Why Do I Need Joint X-RaysRockport, TX
When creating joint X-rays, a small amount of radiation is used to produce a picture of the joint inside the body. Doctors can quickly review the results to diagnose problems in the joints. Joint X-Rays are a beneficial service as they pose little risk to the patient and help the doctor the route of a problem.
While some doctors may have to refer you to a different practice for X-rays, at Code 3 ER & Urgent Care at Rockport, we can take X-rays and have our doctors review the results at the same location. If you are located in or around Code 3 ER & Urgent Care at Rockport and are experiencing joint pain, we can see you at any time of day.
Reasons Why a Patient Would Need Joint X-Rays
There are several reasons why patients may need joint X-rays. They can help doctors diagnose a variety of conditions in the joints. These conditions include:
- Dislocated joint: it can be hard to determine whether or not a joint is dislocated, and X-rays can help determine if the joint is dislocated.
- Cancer: if a doctor suspects there is cancer in the joint, the doctor may recommend an X-ray to take a closer look.
- Fracture: it can be difficult to diagnose a fracture by the symptoms alone, so a doctor may recommend an X-ray of the area to confirm.
- Trauma: after trauma to the joint, such as a sports injury or a car accident, a doctor may recommend a joint X-ray to make sure there is no permanent damage.
- Other problems: X-rays in the joints can also help diagnose other unexplained symptoms, such as swelling, pain, or tenderness. Arthritis may be diagnosed in this way.
What to Expect from the X-Ray Procedure
A joint X-ray is a painless procedure. Depending on where the X-ray is located, a patient may be asked to wear a gown. The patient will most likely need to remove any metal objects, such as jewelry or eyeglasses, from the body. Pregnant women should inform their doctors before joint X-rays because the radiation can harm the developing baby.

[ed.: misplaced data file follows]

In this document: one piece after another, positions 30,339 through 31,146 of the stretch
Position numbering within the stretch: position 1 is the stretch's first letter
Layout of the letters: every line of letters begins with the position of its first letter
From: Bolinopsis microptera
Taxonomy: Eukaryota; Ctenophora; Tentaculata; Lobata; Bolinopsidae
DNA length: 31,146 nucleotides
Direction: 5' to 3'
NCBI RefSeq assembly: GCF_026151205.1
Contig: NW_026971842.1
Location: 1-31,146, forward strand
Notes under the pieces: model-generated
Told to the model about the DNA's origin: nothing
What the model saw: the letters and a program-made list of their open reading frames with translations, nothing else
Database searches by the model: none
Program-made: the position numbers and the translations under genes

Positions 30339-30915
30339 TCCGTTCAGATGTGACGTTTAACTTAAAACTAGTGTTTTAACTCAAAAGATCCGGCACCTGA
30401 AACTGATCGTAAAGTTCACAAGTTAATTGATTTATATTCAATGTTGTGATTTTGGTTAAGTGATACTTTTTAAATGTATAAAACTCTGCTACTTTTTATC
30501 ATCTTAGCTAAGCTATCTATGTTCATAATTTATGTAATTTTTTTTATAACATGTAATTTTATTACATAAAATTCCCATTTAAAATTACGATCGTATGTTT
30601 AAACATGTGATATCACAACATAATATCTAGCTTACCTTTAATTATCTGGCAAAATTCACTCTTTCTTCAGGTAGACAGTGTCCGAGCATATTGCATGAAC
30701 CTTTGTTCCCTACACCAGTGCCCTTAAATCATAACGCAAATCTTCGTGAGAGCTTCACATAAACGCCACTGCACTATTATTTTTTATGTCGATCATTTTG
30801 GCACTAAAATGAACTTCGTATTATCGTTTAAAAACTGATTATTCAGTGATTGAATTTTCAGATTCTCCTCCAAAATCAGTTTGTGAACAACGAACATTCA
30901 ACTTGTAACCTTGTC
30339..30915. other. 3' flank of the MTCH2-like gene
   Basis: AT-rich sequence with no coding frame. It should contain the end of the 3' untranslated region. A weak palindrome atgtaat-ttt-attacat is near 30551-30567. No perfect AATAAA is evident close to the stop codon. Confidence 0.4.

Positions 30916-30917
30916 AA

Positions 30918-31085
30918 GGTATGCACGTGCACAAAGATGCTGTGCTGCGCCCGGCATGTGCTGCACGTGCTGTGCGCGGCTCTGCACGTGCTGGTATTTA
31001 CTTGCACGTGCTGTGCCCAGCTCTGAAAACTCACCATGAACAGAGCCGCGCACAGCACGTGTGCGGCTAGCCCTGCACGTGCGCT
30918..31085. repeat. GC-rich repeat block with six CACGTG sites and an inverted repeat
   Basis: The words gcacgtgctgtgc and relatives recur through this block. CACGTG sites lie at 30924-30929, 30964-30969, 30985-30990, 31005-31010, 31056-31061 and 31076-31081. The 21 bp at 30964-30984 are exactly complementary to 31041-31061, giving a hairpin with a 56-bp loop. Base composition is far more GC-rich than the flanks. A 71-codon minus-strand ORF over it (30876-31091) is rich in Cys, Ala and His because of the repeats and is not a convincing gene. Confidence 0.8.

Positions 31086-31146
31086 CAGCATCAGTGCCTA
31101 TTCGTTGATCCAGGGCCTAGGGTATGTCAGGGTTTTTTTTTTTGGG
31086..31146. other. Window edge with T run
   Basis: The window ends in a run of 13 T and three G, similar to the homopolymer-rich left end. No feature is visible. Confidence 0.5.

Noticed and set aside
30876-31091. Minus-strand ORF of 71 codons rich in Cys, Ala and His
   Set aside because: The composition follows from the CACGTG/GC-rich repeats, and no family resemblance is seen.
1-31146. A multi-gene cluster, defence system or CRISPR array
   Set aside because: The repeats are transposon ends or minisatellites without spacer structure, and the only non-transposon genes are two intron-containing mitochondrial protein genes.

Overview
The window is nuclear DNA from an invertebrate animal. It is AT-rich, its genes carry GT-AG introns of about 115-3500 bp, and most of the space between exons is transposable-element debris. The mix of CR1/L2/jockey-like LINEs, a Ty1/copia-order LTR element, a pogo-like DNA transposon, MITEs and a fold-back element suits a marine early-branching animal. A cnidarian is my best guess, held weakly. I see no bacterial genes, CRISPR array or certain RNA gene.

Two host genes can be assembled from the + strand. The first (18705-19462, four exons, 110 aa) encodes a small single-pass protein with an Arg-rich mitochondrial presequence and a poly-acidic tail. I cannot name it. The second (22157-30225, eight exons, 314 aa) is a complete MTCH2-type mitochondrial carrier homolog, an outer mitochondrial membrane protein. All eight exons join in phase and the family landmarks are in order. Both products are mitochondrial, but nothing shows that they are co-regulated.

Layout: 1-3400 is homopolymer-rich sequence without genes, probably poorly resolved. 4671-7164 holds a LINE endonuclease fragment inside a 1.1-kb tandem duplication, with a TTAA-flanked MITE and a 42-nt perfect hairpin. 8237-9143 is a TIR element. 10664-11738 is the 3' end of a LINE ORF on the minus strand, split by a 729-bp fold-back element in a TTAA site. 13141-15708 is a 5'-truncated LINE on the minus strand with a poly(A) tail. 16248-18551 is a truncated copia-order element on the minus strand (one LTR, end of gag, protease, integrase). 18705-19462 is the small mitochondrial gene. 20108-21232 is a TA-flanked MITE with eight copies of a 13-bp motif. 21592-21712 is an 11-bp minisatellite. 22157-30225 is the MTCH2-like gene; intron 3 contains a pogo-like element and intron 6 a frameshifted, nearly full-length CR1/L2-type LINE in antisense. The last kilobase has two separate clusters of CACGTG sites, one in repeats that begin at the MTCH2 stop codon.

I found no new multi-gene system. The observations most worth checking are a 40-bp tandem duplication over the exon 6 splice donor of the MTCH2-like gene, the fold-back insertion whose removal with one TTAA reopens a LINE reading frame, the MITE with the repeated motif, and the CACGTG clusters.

X-rays work by sending radiation through the patient. The radiation waves pass through the softer parts of the body, such as the muscles and organs. However, denser parts of the body, such as the bones, absorb the radiation waves. Because bones absorb radiation, they are visible on X-rays and appear whiter. The radiation records an image on a detector, which can be stored digitally on a computer.
A patient will usually lie down on an X-ray table under the equipment. If the X-ray is being taken for the knee, the patient may stand up. The X-ray technician will place the recording device under the table or behind the joint. The patient must lie very still while the technician goes to another room to activate the radiation.
For joint X-rays, the technician will often take two-three images from different angles. Having more than multiple angles enables the doctor to pinpoint the exact area of concern. In some cases, the technologist will also take images of the healthy joint to compare the area of concern. This enables the technician to also present to the patient a side-by-side comparison of how joint in questions should look. After the X-ray, the radiation will not remain in the patient's body.
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By visiting us as soon as possible, our team can help get you the professional treatment you need. Instead of waiting around and allowing the symptoms to get worse, we can provide you with stronger medication and treatment options instead of ineffective store-bought products.
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Joint X-rays are painless, relatively quick procedures that can be used for a variety of reasons. These include diagnosing dislocated or fractured joints and determining if there is cancer in the joint. They can also be used to determine the cause of other joint problems, such as pain or swelling. If you are located near Rockport and have questions about the joint pain you are having, you may contact Code 3 ER & Urgent Care at Rockport at (361) 529-9400.
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